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July 1999 Issue
Use and Beauty
by Krafty
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My friend, Jane, and I have a lot in common -- a lot of clutter and a need for some extra cash -- so when she suggested we do a flea-market stall together, it sounded like a good idea. I knew she had an agenda of her own (Jane doesn't have a car, and I have one with lots of space), but so did I (I needed motivation and the company of someone who has done this sort of thing before). But that's OK because we're friends.

The flea-market is next week, and I've started sorting.

I've moved house eighteen times in my life, and each time I moved I've sorted before packing the boxes, during the packing and again while unpacking.

Sorting before packing is the time when the real rubbish goes - the box the camera came in that I kept in case it went wrong and had to go back to the manufacturer, the old birthday cards that I couldn't bear to part with because it seemed churlish, and the bent paper clips that I'd hoarded because to discard them seemed such a waste. This first stage is not a problem.

During the packing, the things to go were the ones which tugged at the heart strings. There were books I had bought because I thought I should read them for my education, but which, even at the time of buying, I knew I never would. Discarding these left me with a sense of having let myself down, of breaking a promise to myself. Other things, such as a torn tablecloth received as a wedding present, had their nostalgic associations. And then there were the things I had never used, like clothes bought on a whim. It hurt to dispose of these because of the waste of money, but they were wasting space now so out they went.

On unpacking at the other end, of course the focus had shifted. Now they had to belong to the new house. Items of furniture went because they were too big, cushions because they were the wrong colour, and pictures because I was now out of the old life and into the new, and new was exciting. It is so much easier at this stage to ignore the nostalgia and get out the wallet.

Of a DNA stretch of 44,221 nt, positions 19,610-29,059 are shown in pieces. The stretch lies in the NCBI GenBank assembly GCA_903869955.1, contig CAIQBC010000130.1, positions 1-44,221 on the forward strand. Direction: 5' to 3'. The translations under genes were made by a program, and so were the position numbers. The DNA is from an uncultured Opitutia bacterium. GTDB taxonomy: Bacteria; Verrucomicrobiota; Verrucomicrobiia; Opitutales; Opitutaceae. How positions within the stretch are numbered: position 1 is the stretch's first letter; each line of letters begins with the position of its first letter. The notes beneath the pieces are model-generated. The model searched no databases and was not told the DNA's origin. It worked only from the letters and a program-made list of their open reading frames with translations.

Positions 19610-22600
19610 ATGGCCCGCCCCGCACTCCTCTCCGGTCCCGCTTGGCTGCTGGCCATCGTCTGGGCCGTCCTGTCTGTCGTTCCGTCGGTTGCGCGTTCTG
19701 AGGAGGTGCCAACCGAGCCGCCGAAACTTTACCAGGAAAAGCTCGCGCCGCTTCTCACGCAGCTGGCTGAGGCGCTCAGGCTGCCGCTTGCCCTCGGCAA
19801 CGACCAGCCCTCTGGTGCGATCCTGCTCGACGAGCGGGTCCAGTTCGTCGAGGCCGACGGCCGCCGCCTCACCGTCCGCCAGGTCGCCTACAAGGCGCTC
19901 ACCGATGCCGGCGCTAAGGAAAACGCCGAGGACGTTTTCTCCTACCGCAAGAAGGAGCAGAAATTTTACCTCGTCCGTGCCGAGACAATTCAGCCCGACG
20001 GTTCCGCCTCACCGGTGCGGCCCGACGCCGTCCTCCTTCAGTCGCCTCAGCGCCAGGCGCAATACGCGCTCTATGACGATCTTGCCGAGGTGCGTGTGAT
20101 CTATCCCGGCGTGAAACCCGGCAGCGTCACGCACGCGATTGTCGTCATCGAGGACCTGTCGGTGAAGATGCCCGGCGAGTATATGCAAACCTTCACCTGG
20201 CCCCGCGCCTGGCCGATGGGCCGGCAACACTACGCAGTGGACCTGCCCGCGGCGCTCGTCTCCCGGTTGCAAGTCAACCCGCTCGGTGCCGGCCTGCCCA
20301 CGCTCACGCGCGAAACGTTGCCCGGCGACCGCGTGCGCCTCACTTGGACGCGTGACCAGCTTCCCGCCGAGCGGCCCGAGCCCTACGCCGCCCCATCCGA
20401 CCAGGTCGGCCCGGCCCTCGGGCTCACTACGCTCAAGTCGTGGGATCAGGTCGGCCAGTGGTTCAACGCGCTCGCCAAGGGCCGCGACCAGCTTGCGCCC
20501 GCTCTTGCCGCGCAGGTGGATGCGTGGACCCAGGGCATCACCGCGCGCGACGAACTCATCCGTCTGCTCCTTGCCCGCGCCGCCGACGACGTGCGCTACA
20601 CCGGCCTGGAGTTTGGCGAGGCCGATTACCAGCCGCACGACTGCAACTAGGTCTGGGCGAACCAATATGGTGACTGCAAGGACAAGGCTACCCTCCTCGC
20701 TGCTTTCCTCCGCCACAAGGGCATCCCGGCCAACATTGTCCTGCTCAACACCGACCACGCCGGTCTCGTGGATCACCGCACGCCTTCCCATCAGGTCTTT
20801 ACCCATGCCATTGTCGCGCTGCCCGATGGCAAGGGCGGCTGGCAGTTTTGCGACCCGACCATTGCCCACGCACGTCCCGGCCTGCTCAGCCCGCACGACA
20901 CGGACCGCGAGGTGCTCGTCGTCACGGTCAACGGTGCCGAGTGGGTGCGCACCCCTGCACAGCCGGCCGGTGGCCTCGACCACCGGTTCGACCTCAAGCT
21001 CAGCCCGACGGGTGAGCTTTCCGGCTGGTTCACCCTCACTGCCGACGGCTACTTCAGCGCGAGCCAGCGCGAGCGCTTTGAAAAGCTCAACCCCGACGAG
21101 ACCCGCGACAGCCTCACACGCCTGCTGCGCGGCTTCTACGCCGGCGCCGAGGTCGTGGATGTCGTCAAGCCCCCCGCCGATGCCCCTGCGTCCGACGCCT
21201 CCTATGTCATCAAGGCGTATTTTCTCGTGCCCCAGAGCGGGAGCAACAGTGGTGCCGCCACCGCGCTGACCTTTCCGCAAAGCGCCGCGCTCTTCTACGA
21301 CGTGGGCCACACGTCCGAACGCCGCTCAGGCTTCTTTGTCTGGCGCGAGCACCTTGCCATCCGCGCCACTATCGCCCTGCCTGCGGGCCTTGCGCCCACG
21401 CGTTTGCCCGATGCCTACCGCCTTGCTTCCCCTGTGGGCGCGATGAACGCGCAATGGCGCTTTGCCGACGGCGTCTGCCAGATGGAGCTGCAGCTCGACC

William Morris, designer, artist and writer, suggested that there should be nothing in your house that you do not know to be useful and believe to be beautiful. This is now my template for possessions, but rather than excluding clutter, I'm afraid, it encourages it.

As far as useful goes, when things get old they get chipped, or torn, or simply don't work any more, and then they are easy to discard and replace. But where beautiful is concerned, I find it so hard to throw away the small things, the pebbles, the postcards, the prettily shaped bottles.

Now, beauty in my house is in abundance. Space, however -- not to mention a bit of cash -- would be more useful. I have the opportunity to remedy that, and the obligation to make some sacrifices. Something has to go ... in fact, several things.

To ease my pain, I justify to myself that I have had the beauty and the use of it while it was mine, and now I am creating an opportunity for someone else to be delighted with it. I am spreading a little happiness, helping my environment and pleasing my purse.

So, today I jettisoned seven jumpers, two pairs of trousers, an unused bottle of perfume, two pairs of shoes, several bits of jewelry, a ladies electric razor, a small cloth camping bag, two hats, a painted bottle and a decorated basket. All this from my bedroom.

I still have six more rooms from which to cull books, ornaments, hardware, pictures, and things that dangle from the ceiling.

I know it will feel good when I've done it, that sort of self-righteous feeling when you do something for your comfort. It will give me the motivation to decorate (I looked behind one of the pictures yesterday and saw the clean patch on the wall again!). It will help my finances, even if only a little.

I can live without those things which don't fit, don't match, don't please me any more.

What I am afraid of is that I will see something useful and beautiful at the flea-market that I just can't live without. And I know that Jane feels the same.



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